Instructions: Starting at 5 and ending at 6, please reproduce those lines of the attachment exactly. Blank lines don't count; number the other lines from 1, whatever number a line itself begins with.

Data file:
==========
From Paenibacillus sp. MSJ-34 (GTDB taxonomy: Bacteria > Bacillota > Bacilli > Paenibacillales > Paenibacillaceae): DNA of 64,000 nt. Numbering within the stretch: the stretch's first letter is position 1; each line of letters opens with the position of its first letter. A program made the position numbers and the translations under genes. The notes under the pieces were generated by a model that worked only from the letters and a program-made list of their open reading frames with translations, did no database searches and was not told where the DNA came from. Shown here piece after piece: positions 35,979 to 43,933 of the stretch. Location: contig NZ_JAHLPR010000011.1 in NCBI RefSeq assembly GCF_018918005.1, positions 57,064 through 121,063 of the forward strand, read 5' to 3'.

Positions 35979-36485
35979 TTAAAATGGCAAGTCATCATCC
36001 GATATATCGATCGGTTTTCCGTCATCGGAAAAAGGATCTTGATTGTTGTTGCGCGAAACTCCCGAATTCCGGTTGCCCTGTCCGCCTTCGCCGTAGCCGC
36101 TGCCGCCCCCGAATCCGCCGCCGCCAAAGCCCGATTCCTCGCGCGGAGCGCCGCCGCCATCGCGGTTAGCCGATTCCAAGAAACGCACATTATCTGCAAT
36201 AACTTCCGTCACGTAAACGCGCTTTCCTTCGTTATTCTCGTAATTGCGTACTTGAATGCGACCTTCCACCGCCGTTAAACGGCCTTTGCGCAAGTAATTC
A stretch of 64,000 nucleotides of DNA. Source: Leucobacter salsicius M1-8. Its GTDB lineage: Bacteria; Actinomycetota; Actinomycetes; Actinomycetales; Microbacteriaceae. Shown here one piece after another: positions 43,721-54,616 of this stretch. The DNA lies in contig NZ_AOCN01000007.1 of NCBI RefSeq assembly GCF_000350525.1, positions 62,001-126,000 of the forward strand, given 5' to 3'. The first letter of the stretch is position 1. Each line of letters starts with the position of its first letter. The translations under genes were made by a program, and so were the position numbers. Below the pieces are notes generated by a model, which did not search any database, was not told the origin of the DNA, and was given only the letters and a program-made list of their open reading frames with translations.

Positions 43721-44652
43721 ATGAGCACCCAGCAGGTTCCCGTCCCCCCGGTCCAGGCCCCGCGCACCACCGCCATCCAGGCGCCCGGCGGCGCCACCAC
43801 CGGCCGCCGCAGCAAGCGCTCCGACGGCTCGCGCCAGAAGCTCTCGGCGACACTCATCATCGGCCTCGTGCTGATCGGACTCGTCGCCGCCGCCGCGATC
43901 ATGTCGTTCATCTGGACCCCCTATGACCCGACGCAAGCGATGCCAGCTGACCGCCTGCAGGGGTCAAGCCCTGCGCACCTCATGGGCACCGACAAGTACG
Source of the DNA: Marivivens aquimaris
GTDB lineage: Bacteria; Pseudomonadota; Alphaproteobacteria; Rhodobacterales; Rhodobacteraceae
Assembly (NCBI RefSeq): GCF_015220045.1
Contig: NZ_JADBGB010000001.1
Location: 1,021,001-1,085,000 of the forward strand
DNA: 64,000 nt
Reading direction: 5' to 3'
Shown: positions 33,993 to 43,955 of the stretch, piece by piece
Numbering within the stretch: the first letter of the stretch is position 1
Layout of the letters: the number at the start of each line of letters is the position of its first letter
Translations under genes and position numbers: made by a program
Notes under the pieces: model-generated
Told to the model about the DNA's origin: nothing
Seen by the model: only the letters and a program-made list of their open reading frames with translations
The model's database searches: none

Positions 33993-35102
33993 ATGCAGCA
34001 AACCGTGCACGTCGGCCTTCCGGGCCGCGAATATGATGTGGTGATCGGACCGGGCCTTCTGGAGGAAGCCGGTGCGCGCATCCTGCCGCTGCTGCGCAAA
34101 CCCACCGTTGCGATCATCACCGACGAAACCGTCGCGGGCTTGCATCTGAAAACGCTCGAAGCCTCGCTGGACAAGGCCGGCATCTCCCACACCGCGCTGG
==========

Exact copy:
36101 TGCCGCCCCCGAATCCGCCGCCGCCAAAGCCCGATTCCTCGCGCGGAGCGCCGCCGCCATCGCGGTTAGCCGATTCCAAGAAACGCACATTATCTGCAAT
36201 AACTTCCGTCACGTAAACGCGCTTTCCTTCGTTATTCTCGTAATTGCGTACTTGAATGCGACCTTCCACCGCCGTTAAACGGCCTTTGCGCAAGTAATTC